I am loving the plains more than ever it seems — and the SKY — Anita you have never seen SKY — it is wonderful —

Pat.

grey hills, 1942

O'Keeffe and the American writer Sherwood Anderson both shared a Midwestern background. He was a close friend of Stieglitz and it was his encounter with Georgia's work that inspired him to paint for the first time in his life.

To Sherwood Anderson

Lake George
1 August 1923

Dear Sherwood Anderson:

This morning I saw an envelope on the table Stieglitz addressed to you — Ive wanted so often to write you — two things in particular to tell you — but I do not write — I do not write to anyone — maybe I do not like telling myself to people — and writing means that.

First I wanted to tell you — way back in the winter that I liked your "Many Marriages" — and that what others have said about it amused me much — I realize when I hear others speak of it that I do not seem to read the way they do — I seem to — like — or discard — for no particular reason excepting that it is inevitable at the moment. — At the time I read it I saw no particular reason why I should write you that I liked it — because I do not consider my liking — or disliking of any particular consequence to anyone but myself — And knowing you were trying to work I felt that opinions on what was past for you would probably be like just so much rubbish — in your way for the clear thing ahead — And when I think of you — I think of you rather often — it is always with the wish — a real wish — that the work is going well — that nothing interferes —

I think of you often because the few times you came to us were fine — like fine days in the mountains — fine to remember — clear sparkling and lots of air — fine air

And the letters you have written Stieglitz the last few months have helped much over difficult days — The spring has been terrible and when we got here he was just a little heap of misery — sleepless — with eyes — ears — nose — arm — feet — ankles — intestines — all taking their turn at deviling him — one after the other — and it is only the last few days that he is beginning to be himself again — I had almost given up hope — It was rather difficult — in a way he is amazingly tough but at the same time is the most sensitive thing I have ever seen — The winter had been very hard on him — The nerves seemed tied up so tight that they wouldnt unwind — So you can see why I appreciated your letters — maybe more than he did — because of what they gave him — I dont remember now what you wrote — I only remember that they made me feel that you feel something of what I know he is — that it means much to you in your life — adds much to your life — and a real love for him seemed to have grown from it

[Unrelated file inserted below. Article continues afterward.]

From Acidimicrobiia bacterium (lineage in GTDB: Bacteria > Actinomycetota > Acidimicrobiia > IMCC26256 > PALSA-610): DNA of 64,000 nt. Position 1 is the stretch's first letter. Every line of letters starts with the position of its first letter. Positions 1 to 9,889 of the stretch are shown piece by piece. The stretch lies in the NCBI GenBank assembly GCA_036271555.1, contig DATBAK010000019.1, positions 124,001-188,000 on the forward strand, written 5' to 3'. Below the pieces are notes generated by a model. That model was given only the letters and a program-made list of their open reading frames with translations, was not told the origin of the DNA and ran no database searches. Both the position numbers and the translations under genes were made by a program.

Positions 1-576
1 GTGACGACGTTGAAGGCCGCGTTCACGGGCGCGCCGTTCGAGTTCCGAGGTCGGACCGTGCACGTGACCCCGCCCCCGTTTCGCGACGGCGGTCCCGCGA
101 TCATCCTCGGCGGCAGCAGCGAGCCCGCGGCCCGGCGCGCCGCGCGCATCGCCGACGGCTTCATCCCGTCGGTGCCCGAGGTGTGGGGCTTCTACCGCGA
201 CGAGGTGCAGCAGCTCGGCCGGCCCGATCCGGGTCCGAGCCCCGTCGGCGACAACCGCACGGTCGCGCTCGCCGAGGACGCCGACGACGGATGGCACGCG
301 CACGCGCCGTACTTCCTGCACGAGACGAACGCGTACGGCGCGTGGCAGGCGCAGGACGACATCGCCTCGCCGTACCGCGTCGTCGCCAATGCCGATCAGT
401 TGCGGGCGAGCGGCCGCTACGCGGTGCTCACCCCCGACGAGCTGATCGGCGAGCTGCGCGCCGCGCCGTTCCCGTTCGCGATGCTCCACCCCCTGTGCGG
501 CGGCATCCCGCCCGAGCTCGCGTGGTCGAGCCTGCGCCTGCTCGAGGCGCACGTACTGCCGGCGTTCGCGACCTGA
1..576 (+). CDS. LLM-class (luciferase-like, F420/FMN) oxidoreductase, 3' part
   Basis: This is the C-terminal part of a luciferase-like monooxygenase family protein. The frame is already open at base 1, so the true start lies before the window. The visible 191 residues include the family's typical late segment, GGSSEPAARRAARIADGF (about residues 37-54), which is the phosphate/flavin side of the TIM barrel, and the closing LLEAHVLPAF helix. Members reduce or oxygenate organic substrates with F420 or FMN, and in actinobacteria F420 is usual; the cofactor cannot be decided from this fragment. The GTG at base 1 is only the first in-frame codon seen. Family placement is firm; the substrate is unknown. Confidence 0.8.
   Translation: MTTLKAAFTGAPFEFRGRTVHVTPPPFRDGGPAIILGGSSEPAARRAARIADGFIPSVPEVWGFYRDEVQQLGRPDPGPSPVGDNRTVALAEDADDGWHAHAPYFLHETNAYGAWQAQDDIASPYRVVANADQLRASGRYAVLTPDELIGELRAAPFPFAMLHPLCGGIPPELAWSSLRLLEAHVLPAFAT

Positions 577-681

And in his misery he was very sad — and I guess I had grown pretty sad and forlorn feeling too — so your voice was kind to hear out of faraway and I want to tell you that it meant much — Thanks

Sincerely

Georgia O'Keeffe

I can only write you this now because things are better.

The artist Russell Vernon Hunter had seen Georgia's painting of a cockscomb and included it in a letter to her.

to Russell Vernon Hunter

New York
Spring 1932

My dear Vernon Hunter

Your letter gives me such a vivid picture of some thing I love in space — love almost as passionately as I can love a person — that I am almost tempted to pack my little bag and go — but I will not go to it right this morning — No matter how much I love it — There is some thing in me that must finish jobs once started — when I can —.

So I am here — and what you write of me is there

The cockscomb is here too — I put it in much cold water and it came to life from a kind of flatness it had in the box when I opened it — tho it was very beautiful as it lay in the box a bit wilted when I opened it —. I love it — Thank you.

I must confess to you — that I even have the desire to go into old Mexico — that I would have gone — undoubtedly — if it were only myself that I considered — You are wise — so wise — in staying in your own country that you know and love — I am divided between my man and a life with him — and some thing of the outdoors — of your world — that is in my blood — and that I know I will never get rid of — I have to get along with my divided self the best way I can —.

So give my greetings to the sun and the sky — and the wind — and the dry never ending land

—Sincerely

Georgia O'Keeffe

pelvis with shadows and the moon, 1945